In addition to drawing upon the resources in this large collection, members of the library staff will make guest presentations on topics related to the research process, archival preservation, and how to navigate various complementary collections on campus and at other institutions. Students are expected to produce a research paper primarily based on the holdings in the Briscoe Center, in particular the Natchez Trace Collection, yet some may wish to consult other repositories on campus including the archival material from the Benson Center and Harry Ransom Center if their approved paper topics fall beyond the Gulf South. The professor expects this course to draw upon students interested in US slavery as well as comparative slavery in the Americas -broadly definedand welcomes scholars in a variety of fields including but not limited to History, African and African Diaspora Studies, Anthropology, American Studies, and Art History.

 

Required Readings:

Martha Jones, Birthright Citizens: A History of Race and Rights in Antebellum America

Stephanie Jones-Rogers, They Were Her Property: White Women as Slavery Owners in the American South

Barbara Krauthamer, Black Slaves, Indian Masters: Slavery, Emancipation, and Citizenship in the Native American South

Maurie McInnis, Slaves Waiting for Sale: Abolitionist Art and the American Slave Trade

Damian Pargas, Slavery and Forced Migration in the Antebellum South

Caitlin Rosenthal, Accounting for Slavery: Masters and Management

Calvin Schermerhorn, Unrequited Toil: A History of United States Slavery

 


WGS 393 • Sex/Intimacy: Hist Persp

44959 • Coffin, Judith
Meets W 9:00AM-12:00PM CBA 4.338
(also listed as HIS 383)
show description

This seminar considers the histories of different kinds of intimacy, from sex, love, friendship, family, and marriage to neighborliness. We’ll be interested in the character of those relationships, how they are shaped by gender, racial, national, or ethnic inequality and difference. We will look at their political consequences: the emotions, bonds, conflicts, and violence they generate. We will look at state interest in regulating these relationships and ordinary people’s strategies for guarding secrets and privacy.  We will devote several sessions to considering the sources for such research and the use of “intimate” documents, such as letters, diaries, and autobiography.

Most of the readings will be drawn from European and American history. Students from all fields and disciplines are welcome, and students choose their own topic for their final essays.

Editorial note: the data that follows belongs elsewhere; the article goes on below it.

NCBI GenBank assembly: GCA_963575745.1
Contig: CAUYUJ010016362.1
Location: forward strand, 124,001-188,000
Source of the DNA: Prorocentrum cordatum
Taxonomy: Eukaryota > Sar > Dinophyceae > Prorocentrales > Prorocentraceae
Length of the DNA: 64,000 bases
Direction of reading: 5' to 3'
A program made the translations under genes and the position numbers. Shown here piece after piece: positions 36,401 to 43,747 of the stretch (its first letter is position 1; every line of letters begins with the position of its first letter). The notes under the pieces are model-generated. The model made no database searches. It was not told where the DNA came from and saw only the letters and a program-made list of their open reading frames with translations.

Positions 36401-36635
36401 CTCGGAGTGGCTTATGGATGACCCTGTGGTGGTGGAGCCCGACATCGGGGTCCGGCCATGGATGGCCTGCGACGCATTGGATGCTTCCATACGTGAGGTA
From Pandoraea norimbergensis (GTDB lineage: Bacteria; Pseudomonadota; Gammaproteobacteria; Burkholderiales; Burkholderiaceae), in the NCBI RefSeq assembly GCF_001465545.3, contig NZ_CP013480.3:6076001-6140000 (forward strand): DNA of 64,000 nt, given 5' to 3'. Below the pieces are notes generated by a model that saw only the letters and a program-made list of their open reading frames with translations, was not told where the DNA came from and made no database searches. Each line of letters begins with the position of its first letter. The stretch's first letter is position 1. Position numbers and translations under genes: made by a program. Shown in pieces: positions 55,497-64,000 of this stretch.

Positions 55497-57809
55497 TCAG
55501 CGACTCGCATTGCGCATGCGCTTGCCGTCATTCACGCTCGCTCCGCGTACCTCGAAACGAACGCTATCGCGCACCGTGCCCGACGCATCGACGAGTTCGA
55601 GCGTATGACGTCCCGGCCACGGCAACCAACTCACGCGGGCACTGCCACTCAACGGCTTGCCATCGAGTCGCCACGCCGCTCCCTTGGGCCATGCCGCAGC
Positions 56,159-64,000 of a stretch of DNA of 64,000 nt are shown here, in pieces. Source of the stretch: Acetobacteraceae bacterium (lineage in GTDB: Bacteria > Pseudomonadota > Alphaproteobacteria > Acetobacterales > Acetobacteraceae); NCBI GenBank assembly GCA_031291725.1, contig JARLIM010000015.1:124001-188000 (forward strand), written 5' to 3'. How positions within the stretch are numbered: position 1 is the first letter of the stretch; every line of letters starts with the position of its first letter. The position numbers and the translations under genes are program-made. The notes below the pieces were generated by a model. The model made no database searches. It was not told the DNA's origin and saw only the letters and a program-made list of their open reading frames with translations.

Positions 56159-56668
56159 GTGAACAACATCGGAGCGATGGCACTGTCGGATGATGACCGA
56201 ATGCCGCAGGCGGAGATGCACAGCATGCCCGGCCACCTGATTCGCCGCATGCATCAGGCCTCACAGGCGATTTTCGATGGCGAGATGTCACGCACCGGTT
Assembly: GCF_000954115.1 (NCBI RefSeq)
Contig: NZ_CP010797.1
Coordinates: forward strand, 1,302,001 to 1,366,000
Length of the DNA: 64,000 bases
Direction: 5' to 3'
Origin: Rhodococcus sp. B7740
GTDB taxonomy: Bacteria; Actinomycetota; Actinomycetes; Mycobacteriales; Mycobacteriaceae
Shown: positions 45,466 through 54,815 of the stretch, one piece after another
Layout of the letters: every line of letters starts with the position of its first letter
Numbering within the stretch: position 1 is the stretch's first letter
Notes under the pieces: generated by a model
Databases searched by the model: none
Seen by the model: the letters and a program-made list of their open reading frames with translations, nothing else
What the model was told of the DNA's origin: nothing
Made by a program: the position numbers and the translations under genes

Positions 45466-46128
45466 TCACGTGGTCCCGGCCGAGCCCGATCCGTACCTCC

Readings will include selections from Lauren Berlant, The Female Complaint; Deborah Cohen, Family Secrets: Shame and Privacy in Modern Britain; Annette Gordon Reed, The Hemingses of Monticello: An American Family; Nancy F. Cott, Public Vows: A History of Marriage and the Nation; George Chauncey, Gay New York; Mary Louise Roberts, What Soldiers Do; Sarah Igo, The Known Citizen: A History of Privacy in Modern America; and Gail Hershatter, Dangerous pleasures: prostitution and modernity in twentieth-century Shanghai.

 

 Requirements:

1) 25% Preparation and informed, cooperative participation in discussion. 2) 25% 5 short précis (2 pp., double-spaced) of the weekly readings. 3) 50% Final review essay on the subject of your choice.


WGS 393 • Staging Black Feminism

44965 • Thompson, Lisa
Meets T 11:00AM-2:00PM MEZ 1.104
(also listed as AFR 388, AMS 391, T D 387D)
show description

Description:

This graduate course considers the feminist practices of black women cultural producers including filmmakers, playwrights, visual artists, musicians, and performance artists. Besides engaging with primary materials, we will draw on black feminist scholarly texts in order to explore such topics as black womanhood, the black female body, black histories, sexuality, politics and aging. We will trace the genealogy of black feminist artistic practices and performances from the 1950s to the present. We will explore the ways that their work challenges the male gaze, the capitalist market place, heteronormativity and racial hierarchies. Some of the artists under consideration include: Julie Dash, Kara Walker, Valerie June, Ava DuVernay, Suzan-Lori Parks, Lorraine O’Grady, Tanya Hamilton, Carrie Mae Weems, Tina Turner, Anna Deavere Smith, Diana Ross, Lynn Nottage, Kasi Lemmons, Lorna Simpson, Issa Rae, and Adrienne Kennedy.

  

Sample Texts:

  • Sandra Adell, Contemporary Plays by African American Women: Ten Complete Works
  • Sharon Bridgforth, The Bull-Jean Stories
  • Kimberley Juanita Brown, The Repeating Black Body: Slavery’s Visual Resonance in the Contemporary
  • Hazel Carby, Reconstructing Womanhood
  • Nicole Fleetwood, Troubling Vision: Performance, Visuality, and Blackness
  • Lorraine Hansberry, A Raisin in the Sun
  • E. Patrick Johnson, Ramón H. Rivera-Servera, Eds. Solo/Black/Woman: Scripts, Interviews, and Essays
  • Uri McMillan, Embodied Avatars: Genealogies of Black Feminist Art and Performance.
  • Dominique Morisseau, Sunset Baby
  • Suzan-Lori Parks, Venus
  • Lynn Nottage, By the Way, Meet Vera Stark
  • Ntozake Shange, For Colored Girls Who Have Considered Suicide When the Rainbow is Enuf